12 Tracks of Native Hip Hop That Crush Emerson Windy's 'Peace Pipe'
Emerson Windy's video for "Peace Pipe" surpassed 11 million views on WorldStar Hip Hop today, three days after it was posted to the site, and that's depressing.
It's depressing because the lyrics and video are an insult to the culture many of Turte Island's original people hold dear. Windy puts on a feather headdress (a sacred item to a number of Tribes and Nations) and intercuts scenes of powwow dancers with shots of himself enjoying his "peace pipe" -- a vape pen. Maybe he's comparing Native spirituality to being stoned, maybe he just thinks "doing the Indian thing" is a good gimmick to sell "Mr. Good Vape" flavorings -- any way you slice it, the video and Windy's appropriation of Native culture is, to put it mildly, in bad taste.
It's also depressing because -- come on, it's just not a good song. Emerson Windy is not a nimble rapper, struggling to keep his lyrics timed to beats that move at a snail's pace. His rhymes are weak -- like "people" with "weed smoke" -- and he sometimes can't be bothered to rhyme at all. He delivers insight like "I think I should run for President / I'd let the people smoke their weed bro" and says weed is "bringing folks together just like them high school dances." And the chorus -- oh dear, that chorus. This track might sound great, and funny, if you're stoned off your face at 2 am, but in the sober light of day it's just not skillful or catchy. Even for stoner music, the whole thing just seems a little, well, half-baked. Or over-baked.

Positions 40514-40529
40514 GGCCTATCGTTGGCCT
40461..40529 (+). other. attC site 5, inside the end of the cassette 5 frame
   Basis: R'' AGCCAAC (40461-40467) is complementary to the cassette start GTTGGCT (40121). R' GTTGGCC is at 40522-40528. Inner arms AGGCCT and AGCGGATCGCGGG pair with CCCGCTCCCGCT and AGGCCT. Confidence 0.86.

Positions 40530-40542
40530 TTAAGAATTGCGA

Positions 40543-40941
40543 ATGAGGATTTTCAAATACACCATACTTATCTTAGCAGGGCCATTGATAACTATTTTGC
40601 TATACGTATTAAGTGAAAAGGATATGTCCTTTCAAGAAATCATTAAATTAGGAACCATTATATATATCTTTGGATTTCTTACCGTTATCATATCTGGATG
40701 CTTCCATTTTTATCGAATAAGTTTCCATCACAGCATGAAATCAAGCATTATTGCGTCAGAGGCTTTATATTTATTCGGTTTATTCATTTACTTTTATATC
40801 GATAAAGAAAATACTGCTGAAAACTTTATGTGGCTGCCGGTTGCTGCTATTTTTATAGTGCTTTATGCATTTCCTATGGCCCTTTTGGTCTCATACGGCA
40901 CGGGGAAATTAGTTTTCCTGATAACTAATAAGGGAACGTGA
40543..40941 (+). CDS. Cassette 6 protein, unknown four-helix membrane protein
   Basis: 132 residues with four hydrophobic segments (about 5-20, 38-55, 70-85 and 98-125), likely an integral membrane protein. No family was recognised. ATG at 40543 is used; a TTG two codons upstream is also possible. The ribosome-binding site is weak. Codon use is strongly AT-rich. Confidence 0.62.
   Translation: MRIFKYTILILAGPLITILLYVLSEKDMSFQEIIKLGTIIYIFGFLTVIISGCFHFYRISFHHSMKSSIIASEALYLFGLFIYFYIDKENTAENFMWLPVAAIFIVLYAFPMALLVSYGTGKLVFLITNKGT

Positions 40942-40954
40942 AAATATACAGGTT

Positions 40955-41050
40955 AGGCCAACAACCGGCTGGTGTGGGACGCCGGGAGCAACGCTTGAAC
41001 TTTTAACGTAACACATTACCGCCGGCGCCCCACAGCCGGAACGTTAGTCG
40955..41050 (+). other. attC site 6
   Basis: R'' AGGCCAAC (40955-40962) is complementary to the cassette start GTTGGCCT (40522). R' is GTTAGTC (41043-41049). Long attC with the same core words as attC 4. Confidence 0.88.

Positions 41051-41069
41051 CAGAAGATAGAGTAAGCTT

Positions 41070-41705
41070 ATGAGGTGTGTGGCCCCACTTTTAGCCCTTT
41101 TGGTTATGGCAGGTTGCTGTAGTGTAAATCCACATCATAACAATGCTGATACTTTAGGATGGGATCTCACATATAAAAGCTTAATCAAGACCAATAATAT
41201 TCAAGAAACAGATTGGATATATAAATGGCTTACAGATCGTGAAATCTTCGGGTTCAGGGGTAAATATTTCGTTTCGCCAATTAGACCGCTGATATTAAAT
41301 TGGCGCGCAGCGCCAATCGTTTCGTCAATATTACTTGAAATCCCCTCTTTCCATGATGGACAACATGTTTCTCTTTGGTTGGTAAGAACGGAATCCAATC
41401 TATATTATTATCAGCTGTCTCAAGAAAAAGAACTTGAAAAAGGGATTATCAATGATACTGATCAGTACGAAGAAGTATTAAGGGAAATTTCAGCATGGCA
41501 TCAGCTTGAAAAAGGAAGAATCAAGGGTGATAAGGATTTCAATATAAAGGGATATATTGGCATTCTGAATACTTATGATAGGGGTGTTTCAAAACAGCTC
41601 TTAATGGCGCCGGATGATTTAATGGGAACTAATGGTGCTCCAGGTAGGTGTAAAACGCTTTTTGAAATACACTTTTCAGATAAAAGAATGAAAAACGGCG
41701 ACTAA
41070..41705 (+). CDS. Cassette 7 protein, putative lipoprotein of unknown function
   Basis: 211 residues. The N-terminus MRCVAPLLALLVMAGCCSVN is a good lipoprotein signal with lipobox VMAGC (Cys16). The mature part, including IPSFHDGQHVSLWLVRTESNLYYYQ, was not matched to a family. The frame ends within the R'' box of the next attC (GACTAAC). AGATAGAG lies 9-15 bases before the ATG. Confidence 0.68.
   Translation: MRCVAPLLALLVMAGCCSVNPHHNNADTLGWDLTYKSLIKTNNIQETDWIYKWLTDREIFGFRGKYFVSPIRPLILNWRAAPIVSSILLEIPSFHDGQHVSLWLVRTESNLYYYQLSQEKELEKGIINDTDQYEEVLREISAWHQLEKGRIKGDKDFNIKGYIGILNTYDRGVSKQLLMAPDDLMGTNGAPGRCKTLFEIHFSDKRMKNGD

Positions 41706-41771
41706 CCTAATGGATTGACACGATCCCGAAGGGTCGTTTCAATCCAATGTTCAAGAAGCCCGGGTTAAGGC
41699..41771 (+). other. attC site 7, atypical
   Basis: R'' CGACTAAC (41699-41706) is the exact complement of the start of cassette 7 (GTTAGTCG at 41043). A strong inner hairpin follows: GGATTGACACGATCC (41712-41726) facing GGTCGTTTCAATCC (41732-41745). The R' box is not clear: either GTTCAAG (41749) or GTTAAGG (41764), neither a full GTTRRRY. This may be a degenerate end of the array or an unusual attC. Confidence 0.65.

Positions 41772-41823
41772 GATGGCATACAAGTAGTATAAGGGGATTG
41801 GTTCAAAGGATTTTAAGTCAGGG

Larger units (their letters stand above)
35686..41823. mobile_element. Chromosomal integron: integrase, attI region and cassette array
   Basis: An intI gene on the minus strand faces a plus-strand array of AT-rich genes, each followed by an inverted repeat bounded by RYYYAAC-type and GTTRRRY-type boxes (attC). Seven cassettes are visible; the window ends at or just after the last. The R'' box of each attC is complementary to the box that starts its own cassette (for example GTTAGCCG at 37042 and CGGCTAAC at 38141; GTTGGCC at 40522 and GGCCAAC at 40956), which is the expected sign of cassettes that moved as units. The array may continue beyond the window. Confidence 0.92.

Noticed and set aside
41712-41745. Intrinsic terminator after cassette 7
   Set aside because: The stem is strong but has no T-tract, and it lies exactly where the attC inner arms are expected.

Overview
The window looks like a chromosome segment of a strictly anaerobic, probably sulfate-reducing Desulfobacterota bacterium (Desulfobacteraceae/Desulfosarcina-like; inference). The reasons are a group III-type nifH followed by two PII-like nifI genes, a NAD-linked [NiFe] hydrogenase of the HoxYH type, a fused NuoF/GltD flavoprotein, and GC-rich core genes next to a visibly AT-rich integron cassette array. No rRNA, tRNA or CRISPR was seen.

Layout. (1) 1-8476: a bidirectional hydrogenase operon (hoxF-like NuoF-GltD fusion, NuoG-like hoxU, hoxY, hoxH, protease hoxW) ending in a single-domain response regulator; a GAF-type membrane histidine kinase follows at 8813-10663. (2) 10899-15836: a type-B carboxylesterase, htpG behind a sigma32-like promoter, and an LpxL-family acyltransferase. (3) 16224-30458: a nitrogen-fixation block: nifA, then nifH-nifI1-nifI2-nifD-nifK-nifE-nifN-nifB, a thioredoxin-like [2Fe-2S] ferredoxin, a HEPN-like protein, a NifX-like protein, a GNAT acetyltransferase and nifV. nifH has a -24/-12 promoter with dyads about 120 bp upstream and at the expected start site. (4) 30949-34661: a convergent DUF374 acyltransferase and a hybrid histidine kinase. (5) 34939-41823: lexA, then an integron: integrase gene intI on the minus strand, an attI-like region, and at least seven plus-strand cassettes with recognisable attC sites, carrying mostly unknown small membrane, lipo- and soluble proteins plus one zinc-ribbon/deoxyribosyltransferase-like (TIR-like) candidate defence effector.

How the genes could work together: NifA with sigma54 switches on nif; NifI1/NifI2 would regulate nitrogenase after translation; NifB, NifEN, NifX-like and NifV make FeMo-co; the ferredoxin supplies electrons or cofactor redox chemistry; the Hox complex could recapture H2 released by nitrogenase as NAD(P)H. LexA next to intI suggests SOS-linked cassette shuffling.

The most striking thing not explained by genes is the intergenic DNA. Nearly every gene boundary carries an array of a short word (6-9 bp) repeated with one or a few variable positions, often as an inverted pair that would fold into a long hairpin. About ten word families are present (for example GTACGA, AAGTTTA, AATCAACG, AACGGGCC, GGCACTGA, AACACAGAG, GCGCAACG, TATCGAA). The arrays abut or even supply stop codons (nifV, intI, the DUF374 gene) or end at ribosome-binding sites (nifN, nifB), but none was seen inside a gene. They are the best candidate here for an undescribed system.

The irony is that a lot of Natives love hip hop, and a lot of them are making very good -- well-executed, interesting, intelligent, and yes, catchy -- hip hop themselves. They're sure making better music than "Peace Pipe," and as a bonus they're not (usually) trivializing Native culture in the process. Here are 12 of our favorite hip hop jams by American Indian and First Nations artists. It's a shame you won't find them on the home page of World Star Hip Hop, racking up 11 million views like Emerson Windy -- because they sure deserve to.
Supaman, "Too Far" feat. Emcee One aka Marcus Anthony Guinn
Supaman recently created a viral sensation when a video of his unique hip-hop/fancy-dance mashup stylings hit YouTube -- this one is more of a straight-up hip hop tune. But there's a twist of satire in the lyrics, evident from the opening request to "Yo, pass me some of that ceremonial dietary frybread..." Supaman (Christian Parrish) is Crow, and his accomplice here Emcee One (Marcus Anthony Guinn) is Osage/Potawatomi/Delaware and Puerto Rican.
Quese IMC & Cempoalli 20, "The Raven"
Quese IMC, Pawnee/Seminole, is a multifaceted artist, as well as an activist and educator originally from Oklahoma; here he's teamed up with Cempoalli 20, a soul and reggae singer who describes his heritage as "born on Turtle Island, indigenous child of earth, with origins in Mexico." This video was posted to YouTube in March with the comment "Protect the Everglades. Indigenous hiphop and Turtle Island reggae. Filmed in the sacred Florida Everglades."
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